Route: High Line Canal Trail (CO)

Location
Colorado, US
Description

This is from the Denver Water website:
The High Line Canal, designated as a National Landmark Trail, was completed in 1883 to deliver irrigation water. Today, the canal is owned and operated by Denver Water. The canal trail has become a major recreational amenity in the Denver area, as people enjoy using the canal’s trail for hiking, biking, jogging and horseback riding.

The Guide to the High Line Canal Trail is available in hard copy or pdf format.

The canal itself runs 71 miles from a diversion dam in Waterton Canyon south of Denver, to the Rocky Mountain Arsenal Lateral in the Green Valley Ranch area in northeast Denver. However, the first 1.7 miles (in Waterton Canyon) and the last 5 miles are not accessible to trail users, so the High Line Canal Trail (HLCT) is 64.3 miles long. As such, it is surely one of the longest suburban recreation trails in the United States. It provides a scenic and extremely indirect tour of Denver's southern, eastern and northeastern suburbs.

From Mile 1.7, where the trail starts at Waterton Road, to about Mile 37, the trail is almost all dirt. From Mile 37 to about Mile 50 the trail is mostly asphault, and from Mile 50 to Mile 66 the surface is primarily cement. However, it is almost always possible to run on dirt along side of the paved sections of the trail.

With one exception, the route is obvious -- you just follow the canal. Any questions are quickly cleared up by consulting the Denver Water guide. The tricky bit comes at Mile 8.6 where the canal disappears into a siphon to cross an extensive low-lying wetland area. The work-arounds for this section are long, cumbersome and unaesthetic (private property, busy roads). The obvious choice is to simply cross the wetland, which is of course both really hard and un-ecological -- unless the wetland happens to be frozen, such as on a cold January morning, when the crossing is direct and straightforward. After the wetland and some private property, the trail resumes at Mile 9.8.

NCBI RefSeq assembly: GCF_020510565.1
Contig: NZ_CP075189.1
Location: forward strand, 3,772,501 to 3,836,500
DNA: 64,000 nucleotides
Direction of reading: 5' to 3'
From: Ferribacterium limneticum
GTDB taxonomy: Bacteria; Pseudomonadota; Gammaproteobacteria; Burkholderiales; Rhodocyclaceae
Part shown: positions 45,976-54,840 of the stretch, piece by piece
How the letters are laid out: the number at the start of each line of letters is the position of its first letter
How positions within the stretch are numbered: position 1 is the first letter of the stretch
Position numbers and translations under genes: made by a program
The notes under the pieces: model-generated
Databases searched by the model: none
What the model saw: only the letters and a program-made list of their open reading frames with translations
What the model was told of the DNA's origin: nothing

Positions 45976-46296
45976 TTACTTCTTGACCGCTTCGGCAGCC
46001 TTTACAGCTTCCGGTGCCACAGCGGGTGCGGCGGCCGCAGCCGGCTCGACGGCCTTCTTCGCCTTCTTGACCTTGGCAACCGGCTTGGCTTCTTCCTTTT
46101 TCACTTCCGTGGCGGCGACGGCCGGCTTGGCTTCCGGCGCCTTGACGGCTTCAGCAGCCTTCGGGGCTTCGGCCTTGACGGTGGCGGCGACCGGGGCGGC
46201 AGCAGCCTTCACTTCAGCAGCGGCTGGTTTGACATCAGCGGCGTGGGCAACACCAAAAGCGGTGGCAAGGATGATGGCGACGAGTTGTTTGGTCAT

Resupply stops (mini-marts) are passably frequent along the HLCT.

This is a surprisingly good route! Up to about Mile 50 it is especially nice -- rural, peaceful, lined with cottonwoods, and with frequent big views of the city and the Front Range of the Rocky Mountains to the west. After 50 it becomes a little more "urban" feeling, though part of that is probably the cement. Besides being tough on the legs, running on cement just feels more urban because you get the impression you are on a sidewalk. Around Denver, everyone has run or biked on the HLCT, but it is rare to hear of anyone running the whole thing. While 64 miles is definitely long, the trail is basically flat, the surface is good, and resupply is easy, so this is a good winter project -- especially if you can get someone to drop you off and pick you up!


The people who built the High Line Canal more than a century ago didn't envision that people would be using their ambitious project as a recreational outlet in the midst of a busy urban area. In fact, to the builders of the 71-mile High Line, the canal was solely a commercial scheme to bring South Platte River water to settlers for drinking and farmers for agricultural purposes following a gold rush in 1859 near the confluence of the South Platte and Cherry Creek. -- From the Denver Water "Guide to the High Line Canal Trail"

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